SEO trends: Looking to the future

For SEO success, you can’t just “set it and forget it.” You must continually optimize your site, publish high-value content and secure trusted backlinks. On top of this, always be ready to capitalize on new SEO trends (voice search was a non-starter years ago, for example).

With this in mind, pay attention to growing areas of importance such as mobile search, voice search, video and structured data.

For a peek into the future, be sure to attend or watch a video of the Google I/O developer conference every year. “I/O” stands for input/output, as well as the slogan “Innovation in the Open”. During the event, Google provides a glimpse into the future, revealing new products, features and technologies. This will help you to see the overarching directions in which Google is heading.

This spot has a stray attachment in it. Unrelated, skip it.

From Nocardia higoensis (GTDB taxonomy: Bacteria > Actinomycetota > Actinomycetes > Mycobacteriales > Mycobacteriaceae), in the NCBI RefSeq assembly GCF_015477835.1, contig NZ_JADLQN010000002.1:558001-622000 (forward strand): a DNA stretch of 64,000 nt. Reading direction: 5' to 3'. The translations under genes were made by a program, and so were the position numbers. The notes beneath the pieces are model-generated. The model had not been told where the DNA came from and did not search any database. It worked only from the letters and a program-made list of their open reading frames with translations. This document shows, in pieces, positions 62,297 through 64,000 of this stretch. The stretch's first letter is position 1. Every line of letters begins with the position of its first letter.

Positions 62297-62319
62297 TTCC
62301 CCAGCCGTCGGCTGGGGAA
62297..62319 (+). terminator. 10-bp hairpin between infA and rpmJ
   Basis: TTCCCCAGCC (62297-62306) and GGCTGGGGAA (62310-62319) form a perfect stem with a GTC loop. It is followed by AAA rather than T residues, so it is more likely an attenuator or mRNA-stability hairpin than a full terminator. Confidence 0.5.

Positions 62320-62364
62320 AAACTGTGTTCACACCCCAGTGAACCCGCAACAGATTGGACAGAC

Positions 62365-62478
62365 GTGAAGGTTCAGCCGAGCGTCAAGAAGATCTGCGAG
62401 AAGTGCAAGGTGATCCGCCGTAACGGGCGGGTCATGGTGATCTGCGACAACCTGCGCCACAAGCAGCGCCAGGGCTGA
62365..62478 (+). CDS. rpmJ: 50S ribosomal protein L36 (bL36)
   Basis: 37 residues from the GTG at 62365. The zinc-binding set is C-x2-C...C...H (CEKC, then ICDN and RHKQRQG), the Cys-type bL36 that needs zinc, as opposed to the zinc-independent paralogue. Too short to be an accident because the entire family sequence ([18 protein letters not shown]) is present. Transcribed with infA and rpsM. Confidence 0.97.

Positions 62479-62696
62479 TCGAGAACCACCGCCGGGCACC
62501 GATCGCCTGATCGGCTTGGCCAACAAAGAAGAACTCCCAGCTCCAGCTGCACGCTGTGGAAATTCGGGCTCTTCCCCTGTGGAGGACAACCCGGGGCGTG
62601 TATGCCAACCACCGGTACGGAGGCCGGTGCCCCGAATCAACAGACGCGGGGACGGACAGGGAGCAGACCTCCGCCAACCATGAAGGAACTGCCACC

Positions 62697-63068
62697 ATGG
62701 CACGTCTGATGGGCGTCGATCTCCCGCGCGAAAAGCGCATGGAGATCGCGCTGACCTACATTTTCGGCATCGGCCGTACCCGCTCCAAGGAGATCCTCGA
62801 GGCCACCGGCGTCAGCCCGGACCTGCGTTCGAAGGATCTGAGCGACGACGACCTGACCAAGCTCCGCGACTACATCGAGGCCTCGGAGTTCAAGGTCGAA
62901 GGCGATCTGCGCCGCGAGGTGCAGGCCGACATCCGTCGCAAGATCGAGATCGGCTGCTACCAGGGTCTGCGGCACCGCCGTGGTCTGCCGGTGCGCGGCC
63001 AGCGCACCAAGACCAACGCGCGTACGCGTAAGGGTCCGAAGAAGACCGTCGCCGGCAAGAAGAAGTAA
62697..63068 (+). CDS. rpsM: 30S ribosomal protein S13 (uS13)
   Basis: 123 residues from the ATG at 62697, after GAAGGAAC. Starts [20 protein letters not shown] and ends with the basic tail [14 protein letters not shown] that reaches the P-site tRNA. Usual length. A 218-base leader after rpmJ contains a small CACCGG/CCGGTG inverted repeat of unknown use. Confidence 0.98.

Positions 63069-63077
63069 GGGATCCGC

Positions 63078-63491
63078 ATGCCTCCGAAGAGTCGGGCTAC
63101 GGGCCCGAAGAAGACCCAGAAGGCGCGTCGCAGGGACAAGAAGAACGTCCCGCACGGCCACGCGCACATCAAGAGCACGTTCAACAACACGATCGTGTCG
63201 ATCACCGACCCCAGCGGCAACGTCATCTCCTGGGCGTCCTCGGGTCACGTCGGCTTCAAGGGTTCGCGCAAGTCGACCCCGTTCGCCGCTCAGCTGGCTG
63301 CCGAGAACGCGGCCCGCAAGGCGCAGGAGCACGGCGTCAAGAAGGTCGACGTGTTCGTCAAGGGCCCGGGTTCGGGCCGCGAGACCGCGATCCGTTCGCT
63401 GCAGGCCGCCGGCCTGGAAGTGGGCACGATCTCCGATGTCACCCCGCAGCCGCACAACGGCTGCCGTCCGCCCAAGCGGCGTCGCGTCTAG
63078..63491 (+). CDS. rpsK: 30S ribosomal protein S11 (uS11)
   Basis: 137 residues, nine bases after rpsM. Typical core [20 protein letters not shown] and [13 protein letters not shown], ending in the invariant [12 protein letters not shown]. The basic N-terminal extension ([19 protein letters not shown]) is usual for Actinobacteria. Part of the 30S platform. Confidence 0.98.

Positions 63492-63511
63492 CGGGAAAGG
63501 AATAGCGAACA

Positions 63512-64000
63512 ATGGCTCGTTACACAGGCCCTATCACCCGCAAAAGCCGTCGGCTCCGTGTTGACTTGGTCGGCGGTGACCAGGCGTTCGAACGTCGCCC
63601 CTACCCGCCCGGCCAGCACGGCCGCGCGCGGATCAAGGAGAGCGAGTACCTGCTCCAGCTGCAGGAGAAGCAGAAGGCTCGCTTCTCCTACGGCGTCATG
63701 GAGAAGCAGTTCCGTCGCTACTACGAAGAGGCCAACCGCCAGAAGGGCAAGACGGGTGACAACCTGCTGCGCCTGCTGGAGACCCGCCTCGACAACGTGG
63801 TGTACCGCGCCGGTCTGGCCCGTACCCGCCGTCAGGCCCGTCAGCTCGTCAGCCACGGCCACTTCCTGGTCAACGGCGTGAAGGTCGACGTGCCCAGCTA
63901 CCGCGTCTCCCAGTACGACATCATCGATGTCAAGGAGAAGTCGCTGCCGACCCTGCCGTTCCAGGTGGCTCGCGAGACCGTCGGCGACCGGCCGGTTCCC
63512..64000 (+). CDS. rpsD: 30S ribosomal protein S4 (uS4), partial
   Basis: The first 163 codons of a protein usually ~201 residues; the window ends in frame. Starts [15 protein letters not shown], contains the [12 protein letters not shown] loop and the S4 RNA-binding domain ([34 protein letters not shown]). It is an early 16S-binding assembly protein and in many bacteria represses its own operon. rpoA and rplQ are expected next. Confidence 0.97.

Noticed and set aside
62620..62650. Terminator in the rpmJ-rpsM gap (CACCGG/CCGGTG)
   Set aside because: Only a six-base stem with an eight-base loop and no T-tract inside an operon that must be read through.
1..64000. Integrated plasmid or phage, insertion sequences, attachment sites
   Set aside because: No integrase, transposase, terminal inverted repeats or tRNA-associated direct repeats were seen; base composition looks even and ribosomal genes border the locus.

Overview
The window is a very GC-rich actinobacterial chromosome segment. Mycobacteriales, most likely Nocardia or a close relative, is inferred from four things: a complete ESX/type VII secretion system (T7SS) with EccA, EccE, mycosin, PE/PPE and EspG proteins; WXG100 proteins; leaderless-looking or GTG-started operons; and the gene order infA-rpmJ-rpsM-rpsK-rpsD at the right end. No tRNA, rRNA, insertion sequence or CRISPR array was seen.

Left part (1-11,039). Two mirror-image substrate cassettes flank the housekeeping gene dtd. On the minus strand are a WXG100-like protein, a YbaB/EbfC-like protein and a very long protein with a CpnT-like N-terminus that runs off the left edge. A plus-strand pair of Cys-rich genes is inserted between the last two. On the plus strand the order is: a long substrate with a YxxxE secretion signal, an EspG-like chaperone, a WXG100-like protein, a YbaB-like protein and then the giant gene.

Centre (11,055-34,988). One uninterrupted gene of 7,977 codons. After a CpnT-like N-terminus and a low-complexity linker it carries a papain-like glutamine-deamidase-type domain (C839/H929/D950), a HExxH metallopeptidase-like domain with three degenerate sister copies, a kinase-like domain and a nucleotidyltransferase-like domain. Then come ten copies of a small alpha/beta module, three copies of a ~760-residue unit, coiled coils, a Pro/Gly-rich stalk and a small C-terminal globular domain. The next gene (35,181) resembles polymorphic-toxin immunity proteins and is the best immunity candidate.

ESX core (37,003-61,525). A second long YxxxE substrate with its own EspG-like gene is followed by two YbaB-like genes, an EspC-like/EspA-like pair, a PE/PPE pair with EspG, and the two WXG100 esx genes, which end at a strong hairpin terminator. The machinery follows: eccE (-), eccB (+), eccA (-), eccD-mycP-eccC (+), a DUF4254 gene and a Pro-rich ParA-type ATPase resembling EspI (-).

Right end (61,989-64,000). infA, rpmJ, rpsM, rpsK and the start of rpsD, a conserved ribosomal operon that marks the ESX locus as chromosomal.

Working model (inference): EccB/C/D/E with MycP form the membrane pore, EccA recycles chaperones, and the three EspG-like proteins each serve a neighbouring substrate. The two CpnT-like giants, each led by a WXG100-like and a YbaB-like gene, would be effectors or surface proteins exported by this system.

With the vast proliferation of connected devices, it will also be important to monitor searcher behavior using different types of devices in different environments and situations. For example, voice search via your car’s dashboard may evolve beyond what we typically think of when talking about Google search on a laptop or smartphone. What will not change are the basics – delivering a great user experience that matches search intent no matter where the person is in the funnel.